CWRU, Holden Arboretum, Cleveland Metroparks Zoo and Cleveland Museum of Natural History join forces to expand research, education opportunities
A team of world-class science researchers and educators at Case Western Reserve University, the Cleveland Metroparks Zoo, the Cleveland Museum of Natural History (CMNH) and the Holden Arboretum are joining together to broaden collaborative research and teaching opportunities in Northeast Ohio.
Each scientific and research institution has signed an affiliation agreement with Case Western Reserve’s Department of Biology, which will serve as the academic degree-granting institution for the group. Representatives from each met at the museum Tuesday evening to ceremonially sign the agreements and celebrate their collaboration.
The agreements make official a variety of existing-but-informal arrangements among the four biology-focused institutions, said Mark Willis, chair of biology at Case Western Reserve. Currently, student researchers work at the museum, zoo and arboretum, while representatives from those organizations sometimes teach at Case Western Reserve or even host courses at their home institution.
“We think this is fantastic for everyone involved and for the region,” Willis said. “One of our goals is for Northeast Ohio to understand how we’re all connected through science. We have a great national, even international reputation, but I think that sometimes is missed right here in Cleveland.”
Sonia Winner, CMNH president and CEO, agreed: “Great things can happen when legacy institutions partner with each other to serve a coming good,” she said. “Attracting talent and collaborating across multiple institutions will enhance the vitality of this region.”
Under new five-year agreements—three individual pacts between the university and each institution—details of the partnerships, including financial terms, have been written into a contract for the first time.
“We are very excited for the opportunities this provides for educating students in plant ecology and environmental science,” said David Burke, chief program officer at the arboretum.
“I can’t think of a better way to highlight our service to the community than through the training of students in critical areas of natural science, while also furthering research to solve so many of today’s environmental and ecological problems.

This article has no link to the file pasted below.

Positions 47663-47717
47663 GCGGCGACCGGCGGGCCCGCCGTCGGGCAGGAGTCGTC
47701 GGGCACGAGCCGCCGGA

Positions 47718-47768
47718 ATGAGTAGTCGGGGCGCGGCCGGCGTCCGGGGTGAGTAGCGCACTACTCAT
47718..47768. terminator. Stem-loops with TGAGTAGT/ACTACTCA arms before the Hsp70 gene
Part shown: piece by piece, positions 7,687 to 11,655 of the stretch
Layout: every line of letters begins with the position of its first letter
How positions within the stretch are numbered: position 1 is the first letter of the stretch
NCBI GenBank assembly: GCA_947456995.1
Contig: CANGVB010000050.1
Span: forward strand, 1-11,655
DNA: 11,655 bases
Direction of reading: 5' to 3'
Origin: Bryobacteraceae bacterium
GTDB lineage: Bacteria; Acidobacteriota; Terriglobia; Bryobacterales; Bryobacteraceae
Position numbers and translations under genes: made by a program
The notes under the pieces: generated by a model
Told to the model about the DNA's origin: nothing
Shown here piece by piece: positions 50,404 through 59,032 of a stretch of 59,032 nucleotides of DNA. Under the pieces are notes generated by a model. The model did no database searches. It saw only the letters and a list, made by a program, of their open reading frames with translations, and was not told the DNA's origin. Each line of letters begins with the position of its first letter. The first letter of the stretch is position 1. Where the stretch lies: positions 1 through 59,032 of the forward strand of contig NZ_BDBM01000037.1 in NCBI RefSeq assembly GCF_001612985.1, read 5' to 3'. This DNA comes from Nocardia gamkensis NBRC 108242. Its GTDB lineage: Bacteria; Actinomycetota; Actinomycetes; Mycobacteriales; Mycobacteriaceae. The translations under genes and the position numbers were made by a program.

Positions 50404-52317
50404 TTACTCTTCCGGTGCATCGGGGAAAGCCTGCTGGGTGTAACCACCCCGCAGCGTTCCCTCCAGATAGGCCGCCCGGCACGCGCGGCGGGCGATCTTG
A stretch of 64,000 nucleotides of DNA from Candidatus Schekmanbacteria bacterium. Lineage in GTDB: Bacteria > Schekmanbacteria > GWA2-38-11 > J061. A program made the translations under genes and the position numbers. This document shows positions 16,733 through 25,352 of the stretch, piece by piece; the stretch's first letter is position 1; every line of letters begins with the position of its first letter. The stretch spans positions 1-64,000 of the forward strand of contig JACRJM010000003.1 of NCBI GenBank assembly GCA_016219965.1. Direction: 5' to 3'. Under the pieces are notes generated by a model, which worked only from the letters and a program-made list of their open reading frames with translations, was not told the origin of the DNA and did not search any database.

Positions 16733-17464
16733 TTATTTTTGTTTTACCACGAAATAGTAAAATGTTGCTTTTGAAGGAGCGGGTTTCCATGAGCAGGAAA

Collaboration and cooperation
Willis said the contracts came together after about three years of planning among the four institutions.
The catalyst for those early planning sessions was an impromptu collaboration between Willis and Kristen Lukas, the zoo’s director of conservation and science.
“I invited her to give a lecture in my animal-behavior class and she was awesome, of course,” he said. “Then, she told me how she needed some graduate students for some of her research into gorilla health, and it just took off.”
One of those students was Elena Less, now also an associate animal curator at the zoo and featured, along with Lukas, in a 2018 article in The Atlantic about heart disease and improved health care and diet for captive gorillas—the research that lead to her doctorate in biology from CWRU.
“We are thrilled to formalize what has been a very fruitful and engaging partnership,” Lukas said. “We are poised to launch our fifth PhD graduate this spring, continuing a legacy of producing highly trained zoo biologists into our profession. This is a highly competitive and rather unique graduate program.”
CWRU doctoral students are now working on zoo projects in animal behavior, endocrinology, and epidemiology, Lukas said. Those students then undergraduates at the zoo and in Rwanda, via a partnership with the Dian Fossey Gorilla Fund, Lukas said.
Another joint project, led by Gavin Svenson—CMNH director of Research & Collections, curator and head of Invertebrate Zoology and CWRU assistant biology professor—and fellow biology Professor Roy Ritzmann, aims to understand how praying mantises control their behavior. Svenson is a global authority on the evolution of mantises, and Ritzmann is an expert on the insect brain.
“This agreement charts a standing institutional relationship that enhances the world-class biological research coming out of this region,” Svenson said. “Ultimately, this agreement advances the training and experiences of students that work across both institutions in their coursework, independent research, and graduate training.”
The results of their National Science Foundation-funded project are featured in CMNH outreach publications and K-12 teaching materials.
Details and future plans
Although each university-institution agreement varies slightly, in general terms:
- Experts from the museum, zoo and arboretum will be offered non-tenure track faculty teaching and advising positions at the university and have access to its research facilities and resources. Each of those institutions will still pay all wages and benefits of the employees.
- Graduate students working on research funded by grants awarded to the institutions will be eligible for tuition waivers, and the institution and university will each contribute half of their wages.
- CWRU faculty will be offered affiliate appointments to the institutions, allowing access to services such as the libraries, natural areas and research facilities. The university will pay all faculty wages and benefits.
The agreements between CWRU and the museum and arboretum took effect July 1, 2018, while the pact with the zoo, the only public entity among the partners, took effect Oct. 9.
Willis said another long-term goal would be to create a competitive graduate training program—possibly through an endowment—one that would “attract the best graduate students from all over the world who would want to come here for this kind of collaborative opportunity.”
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